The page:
According to a study performed at the University of Washington, the average job search time for a college graduate is 6 months. Chances are if you are currently attending or plan to attend college in the future you are struggling with where or how to begin your career search. We’ve compiled a list to help guide you in the right direction of landing a position post-graduation.


It is never too early to begin preparing for your future. Where do you see yourself in 5 years? 10 years? How do you shoot the arrow without a target to aim for? In other words, you must know where you want to be to know how to get there. When choosing your major, know the avenues that are available to you for employment. For example, if you major in Accounting, do you want to be a Bookkeeper, an Analyst, a Compliance Officer, or perhaps a Controller? The opportunities are endless, and you want to explore all avenues until you find what position will align with your goals.


Take advantage of career services that may be offered by your school which could gear you towards an internship. Internships are a great way to not only gain hands-on experience in your field of study but also give insight into what each position looks like day-be-day. Similar to how a resident surgeon must gain hands-on experience in all areas of surgery before choosing their specialty, it is important that you explore all of your options before ultimately choosing your career. As you approach your final semesters of college it is not a bad idea to reach out to a recruiter to potentially land a part-time role. If you are successful in the role, it may land you a full-time position post-graduation.


If you do not have one already, create a LinkedIn profile to highlight your education as well as any relevant internships or work experience you may have under your belt. Be interactive with companies of interest, recruiting firms and other business professionals as LinkedIn is a popular source used by recruiters, HR associates, and talent acquisitionists when searching for candidates. Also, make sure to compose a professional resume (see “How to Compose a Resume”) which can be handed out at career fairs or posted to websites like Indeed. Career fairs are a great way to meet local professionals and market yourself, so bring multiple copies of your resume along and hand it out. Your resume, like your LinkedIn profile, should highlight any internships or relevant work experience you have as well as clubs you may have been involved with.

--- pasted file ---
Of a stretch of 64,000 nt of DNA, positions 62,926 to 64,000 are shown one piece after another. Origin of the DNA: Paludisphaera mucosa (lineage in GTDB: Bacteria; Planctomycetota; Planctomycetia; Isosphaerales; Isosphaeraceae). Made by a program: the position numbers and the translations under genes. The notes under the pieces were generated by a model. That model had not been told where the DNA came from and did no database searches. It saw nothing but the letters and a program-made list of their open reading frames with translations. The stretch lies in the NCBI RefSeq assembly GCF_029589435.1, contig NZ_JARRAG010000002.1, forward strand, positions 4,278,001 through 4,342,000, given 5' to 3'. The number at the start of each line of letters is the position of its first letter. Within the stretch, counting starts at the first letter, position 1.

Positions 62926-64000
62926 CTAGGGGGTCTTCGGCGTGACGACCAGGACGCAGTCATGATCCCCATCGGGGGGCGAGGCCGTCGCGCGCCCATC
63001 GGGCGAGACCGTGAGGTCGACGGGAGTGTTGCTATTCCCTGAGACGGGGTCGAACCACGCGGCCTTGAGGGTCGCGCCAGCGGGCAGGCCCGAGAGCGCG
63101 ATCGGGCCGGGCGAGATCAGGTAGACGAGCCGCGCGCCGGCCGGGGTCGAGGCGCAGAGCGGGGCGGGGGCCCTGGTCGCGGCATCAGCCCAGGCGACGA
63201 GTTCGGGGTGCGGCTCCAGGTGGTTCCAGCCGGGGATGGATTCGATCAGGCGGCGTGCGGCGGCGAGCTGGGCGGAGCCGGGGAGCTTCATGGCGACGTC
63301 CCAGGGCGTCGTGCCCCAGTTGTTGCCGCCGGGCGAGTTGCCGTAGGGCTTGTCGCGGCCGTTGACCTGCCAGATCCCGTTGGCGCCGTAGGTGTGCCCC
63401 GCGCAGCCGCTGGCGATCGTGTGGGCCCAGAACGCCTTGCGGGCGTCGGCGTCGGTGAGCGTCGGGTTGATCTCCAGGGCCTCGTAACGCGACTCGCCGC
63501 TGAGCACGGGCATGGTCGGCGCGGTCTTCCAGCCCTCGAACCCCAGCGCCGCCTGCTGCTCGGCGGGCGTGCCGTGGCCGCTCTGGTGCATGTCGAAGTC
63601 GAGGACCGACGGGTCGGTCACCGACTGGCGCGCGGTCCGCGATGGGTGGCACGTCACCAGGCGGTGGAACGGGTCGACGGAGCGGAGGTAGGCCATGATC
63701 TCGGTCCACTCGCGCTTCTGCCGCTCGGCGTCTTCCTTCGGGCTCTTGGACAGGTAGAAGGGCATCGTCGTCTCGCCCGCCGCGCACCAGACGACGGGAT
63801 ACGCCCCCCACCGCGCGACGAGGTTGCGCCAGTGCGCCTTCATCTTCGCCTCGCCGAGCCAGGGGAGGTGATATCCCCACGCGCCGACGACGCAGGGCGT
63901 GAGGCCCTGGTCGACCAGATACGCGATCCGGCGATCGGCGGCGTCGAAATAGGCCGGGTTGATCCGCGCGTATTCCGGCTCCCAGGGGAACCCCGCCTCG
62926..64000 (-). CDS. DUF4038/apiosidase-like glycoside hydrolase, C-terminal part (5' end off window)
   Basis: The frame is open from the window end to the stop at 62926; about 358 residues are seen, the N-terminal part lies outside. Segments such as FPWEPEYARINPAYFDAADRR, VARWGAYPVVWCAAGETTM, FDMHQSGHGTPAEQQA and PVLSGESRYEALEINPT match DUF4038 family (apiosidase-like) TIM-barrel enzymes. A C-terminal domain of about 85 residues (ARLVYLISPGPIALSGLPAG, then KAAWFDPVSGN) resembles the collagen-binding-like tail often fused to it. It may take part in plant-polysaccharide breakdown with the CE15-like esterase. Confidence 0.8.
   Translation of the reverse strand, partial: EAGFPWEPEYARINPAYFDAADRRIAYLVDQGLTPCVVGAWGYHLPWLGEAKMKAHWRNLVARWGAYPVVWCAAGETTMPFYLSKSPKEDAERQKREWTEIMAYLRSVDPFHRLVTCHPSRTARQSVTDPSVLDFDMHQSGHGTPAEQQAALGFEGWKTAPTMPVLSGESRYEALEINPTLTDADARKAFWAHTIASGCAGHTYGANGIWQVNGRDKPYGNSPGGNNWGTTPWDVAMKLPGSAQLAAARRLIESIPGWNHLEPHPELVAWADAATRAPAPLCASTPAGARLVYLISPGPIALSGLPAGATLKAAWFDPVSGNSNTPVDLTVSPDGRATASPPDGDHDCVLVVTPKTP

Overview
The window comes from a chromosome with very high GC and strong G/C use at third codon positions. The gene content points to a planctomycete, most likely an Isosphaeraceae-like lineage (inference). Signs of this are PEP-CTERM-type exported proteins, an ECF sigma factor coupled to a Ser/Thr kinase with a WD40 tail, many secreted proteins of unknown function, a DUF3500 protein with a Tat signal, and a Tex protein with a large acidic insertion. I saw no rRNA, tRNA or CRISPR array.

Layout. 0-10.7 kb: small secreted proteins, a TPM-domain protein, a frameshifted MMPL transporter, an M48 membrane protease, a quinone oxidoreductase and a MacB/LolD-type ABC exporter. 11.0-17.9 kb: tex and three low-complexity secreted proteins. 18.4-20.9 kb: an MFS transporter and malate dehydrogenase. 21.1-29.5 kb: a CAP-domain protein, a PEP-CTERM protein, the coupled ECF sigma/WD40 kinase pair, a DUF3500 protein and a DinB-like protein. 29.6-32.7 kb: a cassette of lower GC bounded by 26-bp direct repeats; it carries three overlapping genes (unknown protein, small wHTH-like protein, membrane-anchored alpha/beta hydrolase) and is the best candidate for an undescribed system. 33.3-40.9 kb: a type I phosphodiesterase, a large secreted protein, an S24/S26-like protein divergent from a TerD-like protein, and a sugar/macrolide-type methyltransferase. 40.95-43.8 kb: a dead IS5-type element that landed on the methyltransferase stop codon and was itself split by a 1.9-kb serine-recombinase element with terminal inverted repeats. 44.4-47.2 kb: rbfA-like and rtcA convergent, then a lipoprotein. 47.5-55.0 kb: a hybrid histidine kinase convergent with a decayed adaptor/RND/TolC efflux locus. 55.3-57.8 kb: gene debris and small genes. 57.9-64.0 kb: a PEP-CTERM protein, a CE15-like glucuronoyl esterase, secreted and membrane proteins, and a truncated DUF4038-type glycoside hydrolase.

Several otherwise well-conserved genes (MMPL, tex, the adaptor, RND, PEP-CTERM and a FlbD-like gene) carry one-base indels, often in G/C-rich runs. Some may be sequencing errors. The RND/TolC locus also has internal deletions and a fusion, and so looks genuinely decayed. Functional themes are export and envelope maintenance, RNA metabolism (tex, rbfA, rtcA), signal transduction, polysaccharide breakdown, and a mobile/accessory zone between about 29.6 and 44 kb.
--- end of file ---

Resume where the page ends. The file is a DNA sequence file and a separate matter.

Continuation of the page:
It is also important to stay active within your school. Chances are your professors only teach part-time. They more than likely hold a full-time position as well and they can be great advocates for you post-graduation.


As you approach your graduation date, it is not a bad idea to reach out to a recruiter. Their services come at no cost to you so they can only benefit you in your job search. By this time, if you have followed the steps above, you should have a clear idea of the position you are targeting. Though you may have completed multiple internships, been president of some club, and scored that 4.0 GPA, you are still considered “entry-level.” By no means should you settle for less than your worth but know that it is unlikely that you will land that $70k salary fresh out of college. The recruiter is looking to build a lasting relationship with you so if by chance they do not have a position available that will target your requirements/specifications, you can be sure that when they get a position you are the first person they will reach out to.

As always, for further assistance feel free to contact our office by phone at (518) 275-4816 or by email at jobs@walrathrecruiting to get the conversation started.